Some of the programs that support the ISU 4U Promise include:
Young Scientists and Ambitious Teachers Improving Health in an Urban Ecosystem
This 5-year project, called the Urban Ecosystems project for short, is funded by the National Institutes of Health
(Science Education Partnership Award). The Urban Ecosystems project is aimed at interrupting the reproduction of educational and health disparities in a low-income, urban context, through participatory inquiry focused on mosquitoes and human health. The work is centered in the ISU 4U Promise school communities, as part of our partnership to enhance college-going for students historically excluded from higher education. In addition, the project aims to provide pre-service teachers with understandings of ambitious and authentic science teaching through a community-based model that engages stakeholders in participatory action research and citizen science.
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Design Dialogues: Planning with African-American and Latino Youth and Parents for Educational and Environmental Development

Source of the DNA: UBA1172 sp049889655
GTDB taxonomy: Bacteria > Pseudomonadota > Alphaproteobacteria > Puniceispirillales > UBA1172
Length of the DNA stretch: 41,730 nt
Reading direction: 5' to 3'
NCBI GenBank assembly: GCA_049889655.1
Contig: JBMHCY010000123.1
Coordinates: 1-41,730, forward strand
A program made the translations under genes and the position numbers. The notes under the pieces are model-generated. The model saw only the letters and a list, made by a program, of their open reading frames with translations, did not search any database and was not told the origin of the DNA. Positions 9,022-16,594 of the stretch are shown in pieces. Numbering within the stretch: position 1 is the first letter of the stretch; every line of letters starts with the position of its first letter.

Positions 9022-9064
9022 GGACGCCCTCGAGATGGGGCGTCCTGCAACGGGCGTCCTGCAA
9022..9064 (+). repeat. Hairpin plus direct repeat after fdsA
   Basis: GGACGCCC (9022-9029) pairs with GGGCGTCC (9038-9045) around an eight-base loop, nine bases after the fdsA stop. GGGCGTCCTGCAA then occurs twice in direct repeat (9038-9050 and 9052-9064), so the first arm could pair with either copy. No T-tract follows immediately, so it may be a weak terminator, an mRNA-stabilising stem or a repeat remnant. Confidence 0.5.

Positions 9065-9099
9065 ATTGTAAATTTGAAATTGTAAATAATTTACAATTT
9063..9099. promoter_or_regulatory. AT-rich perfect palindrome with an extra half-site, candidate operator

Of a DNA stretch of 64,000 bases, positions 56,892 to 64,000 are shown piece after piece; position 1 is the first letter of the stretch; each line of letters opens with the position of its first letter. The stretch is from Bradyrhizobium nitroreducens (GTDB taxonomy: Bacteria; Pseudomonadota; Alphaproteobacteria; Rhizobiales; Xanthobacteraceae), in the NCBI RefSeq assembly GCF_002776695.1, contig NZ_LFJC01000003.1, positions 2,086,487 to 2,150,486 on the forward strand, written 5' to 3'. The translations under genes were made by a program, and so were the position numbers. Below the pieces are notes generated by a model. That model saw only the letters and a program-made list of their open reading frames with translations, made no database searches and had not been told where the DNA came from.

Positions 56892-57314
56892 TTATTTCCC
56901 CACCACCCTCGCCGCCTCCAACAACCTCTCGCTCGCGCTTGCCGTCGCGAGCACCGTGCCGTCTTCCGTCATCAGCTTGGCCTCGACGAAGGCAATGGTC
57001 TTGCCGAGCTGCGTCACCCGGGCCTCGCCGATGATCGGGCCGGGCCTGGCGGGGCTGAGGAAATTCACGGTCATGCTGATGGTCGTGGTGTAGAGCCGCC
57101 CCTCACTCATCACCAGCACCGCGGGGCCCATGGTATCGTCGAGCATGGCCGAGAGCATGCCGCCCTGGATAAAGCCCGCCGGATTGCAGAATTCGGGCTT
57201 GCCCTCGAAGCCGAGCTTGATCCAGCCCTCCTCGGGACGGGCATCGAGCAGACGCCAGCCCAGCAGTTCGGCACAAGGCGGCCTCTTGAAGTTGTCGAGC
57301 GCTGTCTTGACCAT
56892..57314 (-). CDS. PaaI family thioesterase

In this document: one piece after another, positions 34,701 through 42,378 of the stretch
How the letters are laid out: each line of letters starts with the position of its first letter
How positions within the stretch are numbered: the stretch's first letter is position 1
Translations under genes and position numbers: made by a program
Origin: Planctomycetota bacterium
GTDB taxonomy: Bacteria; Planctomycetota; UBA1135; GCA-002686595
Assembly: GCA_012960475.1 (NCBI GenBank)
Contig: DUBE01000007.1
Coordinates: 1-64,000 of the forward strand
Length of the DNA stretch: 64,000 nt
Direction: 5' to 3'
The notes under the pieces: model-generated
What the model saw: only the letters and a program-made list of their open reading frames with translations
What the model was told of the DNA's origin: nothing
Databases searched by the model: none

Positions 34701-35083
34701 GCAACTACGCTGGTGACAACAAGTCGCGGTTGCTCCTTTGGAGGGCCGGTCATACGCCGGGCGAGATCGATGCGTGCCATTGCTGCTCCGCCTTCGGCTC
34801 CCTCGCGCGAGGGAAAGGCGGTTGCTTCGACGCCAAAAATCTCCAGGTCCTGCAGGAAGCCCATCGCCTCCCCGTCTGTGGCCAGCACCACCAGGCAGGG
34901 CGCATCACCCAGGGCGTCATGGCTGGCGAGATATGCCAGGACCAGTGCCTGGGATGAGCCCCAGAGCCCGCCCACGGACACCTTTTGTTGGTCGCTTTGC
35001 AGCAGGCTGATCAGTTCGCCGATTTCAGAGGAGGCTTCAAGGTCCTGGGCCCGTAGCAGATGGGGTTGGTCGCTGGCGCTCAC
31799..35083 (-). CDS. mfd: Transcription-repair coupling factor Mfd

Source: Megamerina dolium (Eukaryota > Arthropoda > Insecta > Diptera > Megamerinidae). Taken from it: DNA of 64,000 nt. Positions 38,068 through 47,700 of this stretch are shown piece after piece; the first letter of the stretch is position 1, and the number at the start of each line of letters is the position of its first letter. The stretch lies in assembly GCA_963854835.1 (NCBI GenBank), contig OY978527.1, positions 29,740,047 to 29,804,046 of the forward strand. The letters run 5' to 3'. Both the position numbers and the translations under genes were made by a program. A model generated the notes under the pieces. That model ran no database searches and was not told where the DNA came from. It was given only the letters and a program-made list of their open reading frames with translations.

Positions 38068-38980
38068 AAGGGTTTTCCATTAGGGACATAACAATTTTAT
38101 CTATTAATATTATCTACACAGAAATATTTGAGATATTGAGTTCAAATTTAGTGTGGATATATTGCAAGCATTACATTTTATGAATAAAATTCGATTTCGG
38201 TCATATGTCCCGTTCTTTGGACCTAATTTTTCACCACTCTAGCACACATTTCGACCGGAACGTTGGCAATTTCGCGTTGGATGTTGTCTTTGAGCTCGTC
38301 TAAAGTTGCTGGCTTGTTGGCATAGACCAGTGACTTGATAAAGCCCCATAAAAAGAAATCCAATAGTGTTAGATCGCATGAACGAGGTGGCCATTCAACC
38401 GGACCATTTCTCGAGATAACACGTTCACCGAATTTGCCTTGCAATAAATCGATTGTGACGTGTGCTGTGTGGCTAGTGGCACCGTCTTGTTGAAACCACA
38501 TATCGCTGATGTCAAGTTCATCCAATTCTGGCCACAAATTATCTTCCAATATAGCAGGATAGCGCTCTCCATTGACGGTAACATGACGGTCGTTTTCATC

African-Americans and Latinos experience lower rates of academic success and college attainment compared to other racial and ethnic groups in the United States. Members of the College of Human Sciences faculty are partnering with their peers in the College of Design to implement a community planning model. The community planning project will identify and discuss barriers to — and enablers of — African-American and Latino youth’s academic success and college attainment. The planning model has successfully assisted ethnic minority residents and business owners in developing neighborhood improvement plans. Findings from this “Design Dialogues: Planning with African-American and Latino Youth and Parents for Educational and Environmental Development” project will inform three current research, education, and outreach projects in Des Moines, and serve as pilot data for a grant proposal to extend this work.
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Juntos Para una Mejor Educación (Together for a Better Education) and Success for At-Risk Youth in Iowa Communities
With support from a USDA Child, Youth, and Families at Risk grant, Iowa State Human Development and Family Studies associate professor Kim Greder is overseeing college-going workshops for families who wish to support their children’s academic futures. Based on the Juntos (Together for a Better Education) model, the workshops will provide support for children after the fifth grade.